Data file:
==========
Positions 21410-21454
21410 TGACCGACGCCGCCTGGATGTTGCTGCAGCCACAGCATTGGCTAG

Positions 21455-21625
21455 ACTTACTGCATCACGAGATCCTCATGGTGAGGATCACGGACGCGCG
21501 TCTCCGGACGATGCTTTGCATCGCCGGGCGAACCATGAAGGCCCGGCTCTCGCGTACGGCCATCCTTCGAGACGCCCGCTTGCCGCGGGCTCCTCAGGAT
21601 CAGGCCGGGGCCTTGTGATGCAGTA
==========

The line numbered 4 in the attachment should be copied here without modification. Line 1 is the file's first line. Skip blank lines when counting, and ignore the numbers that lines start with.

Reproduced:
21455 ACTTACTGCATCACGAGATCCTCATGGTGAGGATCACGGACGCGCG